If the election night results for the Victorian senate are taken as indicative of the final outcome, then the DLP’s John Madigan could win the final spot. Antony Green’s site has a breakdown of the current numbers, which shows a DLP win on the current numbers, with 2 ALP, 1 Green, 1 Liberal and 1 National senators also being elected (note – that numbers and predictions in that link will almost certainly change as it’s updated with the latest results).
In Victorian Senate contests over at least the last 15 years, the DLP has doubled its vote when it has drawn a spot to the left of the ALP on the ballot paper. They have also polled significantly higher whenever they have drawn a spot ahead of the ALP in the lower house seats they have contested over that period of time. This has occurred in the 2010 election, where the DLP’s vote has more than doubled to 2.23% (on the current count).
|Year||DLP Victorian Senate Vote|
The DLP have also shown once again what great preference negotiators they are (they won a spot in the Victorian upper house on about 2% of the vote in the 2006 election thanks to good preference deals). The DLP have a strong flow of preferences from the other right-wing micro parties.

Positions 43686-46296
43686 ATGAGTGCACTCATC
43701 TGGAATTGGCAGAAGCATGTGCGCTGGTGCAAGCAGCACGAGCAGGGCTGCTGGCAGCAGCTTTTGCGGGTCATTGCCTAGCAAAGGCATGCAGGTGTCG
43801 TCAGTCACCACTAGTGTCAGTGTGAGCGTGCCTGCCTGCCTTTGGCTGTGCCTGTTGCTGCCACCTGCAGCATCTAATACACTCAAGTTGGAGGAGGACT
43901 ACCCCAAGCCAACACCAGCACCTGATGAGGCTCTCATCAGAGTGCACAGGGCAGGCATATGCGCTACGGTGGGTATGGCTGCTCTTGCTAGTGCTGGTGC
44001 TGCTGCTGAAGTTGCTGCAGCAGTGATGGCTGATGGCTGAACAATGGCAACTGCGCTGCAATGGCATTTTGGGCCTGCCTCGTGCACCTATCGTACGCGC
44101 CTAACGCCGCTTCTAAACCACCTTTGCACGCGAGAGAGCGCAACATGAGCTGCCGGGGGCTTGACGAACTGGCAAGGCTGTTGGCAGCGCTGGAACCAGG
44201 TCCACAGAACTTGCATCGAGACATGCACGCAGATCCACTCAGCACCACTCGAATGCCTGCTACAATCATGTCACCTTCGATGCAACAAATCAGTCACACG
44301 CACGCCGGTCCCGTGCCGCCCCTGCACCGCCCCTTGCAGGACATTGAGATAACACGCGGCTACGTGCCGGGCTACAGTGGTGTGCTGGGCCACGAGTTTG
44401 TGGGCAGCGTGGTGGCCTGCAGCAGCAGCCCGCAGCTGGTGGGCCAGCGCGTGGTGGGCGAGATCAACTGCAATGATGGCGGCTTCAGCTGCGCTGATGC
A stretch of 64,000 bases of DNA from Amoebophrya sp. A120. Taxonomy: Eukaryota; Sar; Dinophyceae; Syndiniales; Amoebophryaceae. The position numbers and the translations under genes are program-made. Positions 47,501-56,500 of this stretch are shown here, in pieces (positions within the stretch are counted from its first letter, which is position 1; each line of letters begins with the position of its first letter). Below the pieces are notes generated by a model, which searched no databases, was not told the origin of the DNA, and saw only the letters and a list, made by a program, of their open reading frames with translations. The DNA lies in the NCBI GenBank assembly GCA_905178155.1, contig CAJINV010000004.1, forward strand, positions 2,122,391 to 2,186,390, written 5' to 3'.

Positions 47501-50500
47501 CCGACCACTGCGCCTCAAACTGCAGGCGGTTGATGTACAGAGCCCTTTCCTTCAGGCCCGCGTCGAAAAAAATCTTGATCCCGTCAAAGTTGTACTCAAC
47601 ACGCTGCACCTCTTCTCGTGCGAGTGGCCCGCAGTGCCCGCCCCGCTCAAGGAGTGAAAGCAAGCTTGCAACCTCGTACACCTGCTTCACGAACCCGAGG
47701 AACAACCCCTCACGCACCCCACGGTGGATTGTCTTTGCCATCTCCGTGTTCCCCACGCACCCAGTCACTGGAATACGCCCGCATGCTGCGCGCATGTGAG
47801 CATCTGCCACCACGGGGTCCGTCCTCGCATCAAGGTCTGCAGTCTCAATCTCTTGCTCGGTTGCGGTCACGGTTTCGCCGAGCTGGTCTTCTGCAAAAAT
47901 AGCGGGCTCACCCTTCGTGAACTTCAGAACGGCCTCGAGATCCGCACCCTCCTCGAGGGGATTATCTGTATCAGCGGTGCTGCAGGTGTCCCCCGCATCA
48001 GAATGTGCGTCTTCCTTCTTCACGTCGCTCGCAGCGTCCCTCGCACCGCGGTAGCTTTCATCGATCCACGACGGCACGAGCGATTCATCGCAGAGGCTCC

However, it is seriously premature for anyone to call that final spot for the DLP.
Below the Line votes (UPDATE 22/08/2010) – Greens psephologist, Stephen Luntz has let me know that the initial primaries for BTL votes have already been counted, which makes this closer than I first thought – although we’ll have to wait to see how BTL preferences flow, as they could go anywhere) should favour the Greens and push them further above quota, and their surplus vote, plus the Sex party and the residual Australian Democrats vote, may end up being enough to give the ALP the final spot.
Postals and pre-poll will favour the majors, and in Antony Green’s current prediction (which shows the DLP getting elected on last night’s figures) the split between the Liberals and the DLP when the Liberals are eliminated is less than 20000 votes. This should narrow rather than increase, and it’s more likely that the Liberals will end up ahead of the DLP than behind them.
At this stage, I think its likely the DLP will end up losing in Victoria (although they could fluke it in on preferences). If I was going to make a prediction at this stage, I would pick Victoria electing the third ALP candidate to the final spot, giving Victoria a final tally of 3 ALP, 1 Green, 1 Liberal and 1 National. However, even if the ALP doesn’t win the final spot, I think the Liberals are far more likely to pull ahead of the DLP at the crucial split and take the final spot.